Remembering 9/11, its impact on my mental health journey

Due to the smoke from forest fires the moon was an orange-red on Sept. 10, 2022. (Kevin J Sabo photo)

It seems almost fitting that the full moon last night was red.

Twenty-one years ago, the United State was hit with an almost unimaginable tragedy. The events of Sept. 11, 2001 are forever etched in my mind.

Photo by Itzyphoto on Pexels.com

I remember waking up to a phone call that morning from mom, telling me to turn on the television because there had been a significant terrorist attack in New York city. I don’t know that my feet touched the floor as I hopped out of bed and ran down the hallway of the apartment to the living room.

The television turned on as the second plane hit the World Trade Centre. The enormity of the moment was not lost on me. Over 3,000 people lost their lives that day, including 343 New York City firefighters.

I’d been struggling with my mental health for a few months at the time the world stopped turning, and my first hospital admission ended up occurring a few weeks later. My diagnosis of borderline personality disorder came indirectly from being triggered by the events that fateful September day.

I’m sure the diagnosis would have still occurred, but I’m also equally sure that the process sped things along. The problem with borderline personality disorder is the sufferer feels things intensely, and with the news cycle at the time following 9/11 coverage for weeks after the events of that fateful day, along with some strife at home, and I had the perfect mixture to set me up for an extended depressive episode.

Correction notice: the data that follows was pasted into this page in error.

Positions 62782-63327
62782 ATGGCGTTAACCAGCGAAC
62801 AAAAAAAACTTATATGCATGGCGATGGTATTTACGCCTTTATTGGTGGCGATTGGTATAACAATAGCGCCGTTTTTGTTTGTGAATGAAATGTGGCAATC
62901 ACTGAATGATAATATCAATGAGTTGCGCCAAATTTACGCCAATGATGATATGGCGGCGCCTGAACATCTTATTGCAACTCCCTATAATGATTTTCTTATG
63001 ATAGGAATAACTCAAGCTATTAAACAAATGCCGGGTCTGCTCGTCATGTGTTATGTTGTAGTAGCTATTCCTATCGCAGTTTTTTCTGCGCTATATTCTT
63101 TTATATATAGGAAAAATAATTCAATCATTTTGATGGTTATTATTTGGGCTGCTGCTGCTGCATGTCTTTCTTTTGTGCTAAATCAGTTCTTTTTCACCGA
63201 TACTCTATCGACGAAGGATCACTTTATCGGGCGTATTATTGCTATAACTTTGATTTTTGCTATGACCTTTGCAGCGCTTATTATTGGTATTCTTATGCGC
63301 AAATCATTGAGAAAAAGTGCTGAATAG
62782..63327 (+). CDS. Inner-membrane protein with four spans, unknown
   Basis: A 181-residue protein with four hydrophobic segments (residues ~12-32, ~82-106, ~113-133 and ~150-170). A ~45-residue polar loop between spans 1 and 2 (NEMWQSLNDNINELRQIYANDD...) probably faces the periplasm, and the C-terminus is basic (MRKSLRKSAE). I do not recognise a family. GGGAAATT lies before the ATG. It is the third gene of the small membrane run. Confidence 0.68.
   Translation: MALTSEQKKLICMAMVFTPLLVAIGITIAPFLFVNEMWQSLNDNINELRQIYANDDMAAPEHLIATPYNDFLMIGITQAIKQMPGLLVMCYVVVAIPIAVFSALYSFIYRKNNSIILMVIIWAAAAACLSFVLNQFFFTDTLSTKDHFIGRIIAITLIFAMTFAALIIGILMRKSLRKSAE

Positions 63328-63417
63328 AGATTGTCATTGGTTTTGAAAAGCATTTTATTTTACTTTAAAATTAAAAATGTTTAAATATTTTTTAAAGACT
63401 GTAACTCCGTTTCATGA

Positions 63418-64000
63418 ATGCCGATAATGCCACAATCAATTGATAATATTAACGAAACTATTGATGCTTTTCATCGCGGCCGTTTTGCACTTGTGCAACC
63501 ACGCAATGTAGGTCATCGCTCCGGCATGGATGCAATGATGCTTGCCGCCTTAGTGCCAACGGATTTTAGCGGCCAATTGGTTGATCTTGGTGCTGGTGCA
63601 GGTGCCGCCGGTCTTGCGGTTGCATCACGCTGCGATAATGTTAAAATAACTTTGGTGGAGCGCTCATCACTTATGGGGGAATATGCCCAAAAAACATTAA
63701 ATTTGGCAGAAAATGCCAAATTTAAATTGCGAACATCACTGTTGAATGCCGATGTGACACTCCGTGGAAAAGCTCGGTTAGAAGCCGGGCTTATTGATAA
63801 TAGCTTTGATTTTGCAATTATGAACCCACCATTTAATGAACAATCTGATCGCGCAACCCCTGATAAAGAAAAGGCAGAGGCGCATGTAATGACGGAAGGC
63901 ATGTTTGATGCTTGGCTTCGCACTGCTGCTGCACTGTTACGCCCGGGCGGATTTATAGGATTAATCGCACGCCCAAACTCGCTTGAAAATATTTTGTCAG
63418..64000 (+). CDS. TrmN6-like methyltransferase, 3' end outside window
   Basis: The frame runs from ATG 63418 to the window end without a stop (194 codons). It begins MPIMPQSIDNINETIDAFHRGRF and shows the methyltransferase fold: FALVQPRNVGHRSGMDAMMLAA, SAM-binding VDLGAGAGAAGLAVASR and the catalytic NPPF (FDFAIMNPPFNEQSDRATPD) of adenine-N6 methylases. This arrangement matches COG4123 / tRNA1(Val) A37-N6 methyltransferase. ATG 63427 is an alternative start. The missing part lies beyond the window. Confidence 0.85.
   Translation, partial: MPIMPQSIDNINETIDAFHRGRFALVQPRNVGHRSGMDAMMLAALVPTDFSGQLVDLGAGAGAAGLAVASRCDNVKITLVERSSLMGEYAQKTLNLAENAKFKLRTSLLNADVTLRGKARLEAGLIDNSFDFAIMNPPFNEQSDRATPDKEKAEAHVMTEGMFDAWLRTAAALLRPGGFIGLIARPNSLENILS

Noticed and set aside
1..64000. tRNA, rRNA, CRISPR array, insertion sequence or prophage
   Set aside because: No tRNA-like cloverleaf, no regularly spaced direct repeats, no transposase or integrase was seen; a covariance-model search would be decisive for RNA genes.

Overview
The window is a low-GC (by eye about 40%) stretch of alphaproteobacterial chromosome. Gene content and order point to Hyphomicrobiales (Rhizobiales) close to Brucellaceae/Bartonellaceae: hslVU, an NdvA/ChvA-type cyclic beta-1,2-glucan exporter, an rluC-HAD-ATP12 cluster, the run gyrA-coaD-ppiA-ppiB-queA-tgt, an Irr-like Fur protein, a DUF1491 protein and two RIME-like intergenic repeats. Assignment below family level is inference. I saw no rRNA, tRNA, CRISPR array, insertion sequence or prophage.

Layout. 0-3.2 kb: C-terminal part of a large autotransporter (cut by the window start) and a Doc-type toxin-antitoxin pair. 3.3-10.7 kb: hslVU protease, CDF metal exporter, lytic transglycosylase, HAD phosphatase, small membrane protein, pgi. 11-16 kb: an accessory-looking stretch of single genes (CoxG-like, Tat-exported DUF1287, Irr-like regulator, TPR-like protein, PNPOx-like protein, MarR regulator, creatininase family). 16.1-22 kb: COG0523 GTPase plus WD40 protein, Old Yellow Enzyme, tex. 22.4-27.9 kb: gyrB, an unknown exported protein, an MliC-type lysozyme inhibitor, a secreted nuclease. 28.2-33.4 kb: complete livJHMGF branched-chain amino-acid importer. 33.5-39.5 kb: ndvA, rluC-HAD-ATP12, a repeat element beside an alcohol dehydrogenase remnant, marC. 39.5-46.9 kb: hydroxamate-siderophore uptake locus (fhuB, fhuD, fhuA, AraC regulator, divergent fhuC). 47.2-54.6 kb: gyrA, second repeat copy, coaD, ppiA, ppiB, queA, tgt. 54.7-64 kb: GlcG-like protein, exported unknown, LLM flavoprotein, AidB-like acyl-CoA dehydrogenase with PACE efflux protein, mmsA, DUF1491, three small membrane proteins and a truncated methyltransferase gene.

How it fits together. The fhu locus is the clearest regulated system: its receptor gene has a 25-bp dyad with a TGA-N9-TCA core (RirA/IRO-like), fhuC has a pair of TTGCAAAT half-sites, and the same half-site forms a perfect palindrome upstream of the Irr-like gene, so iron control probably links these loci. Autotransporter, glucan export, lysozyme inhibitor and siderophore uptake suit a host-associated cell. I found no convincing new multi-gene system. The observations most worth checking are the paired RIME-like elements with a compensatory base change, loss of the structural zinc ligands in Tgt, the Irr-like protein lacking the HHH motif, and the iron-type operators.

Another part of what was impacting me was the fact that I was a first-responder as well, being a freshly-minted Emergency Medical Responder, and despite living in a completely separate country the loss of 343 firefights, plus paramedics and police hit me hard. I didn’t feel like I had to know them for it to affect me, I was part of the brotherhood of blue.

Anyways, it look some time but I got myself figured out enough to get back to work; eventually. When I went back, I went back with a redoubled commitment and love for the job. It was a commitment that I stuck with, until I ultimately ended up leaving for good in 2013 after I had attended one call too many and my mind shattered.

September 11, 2001, is a pivotal day in the history of the early days of the twenty-first century. Even over two decades later, if you ask someone where they were that fateful day chances are high they will remember without hesitation.

On that day, so long ago, over 3,000 people got up, went to work, caught their flights, and went about their day not knowing that by just after 9 a.m. New York time, their lives would be snuffed out, leaving their families to pick up the pieces.

I’ll be honest, I’ve often wondered why I let the events of Sept. 11 bother me the way they did. However, over the last 21 years I have learned that I am definitely an empath and it would not, and should not, have happened any other way.

Kevin

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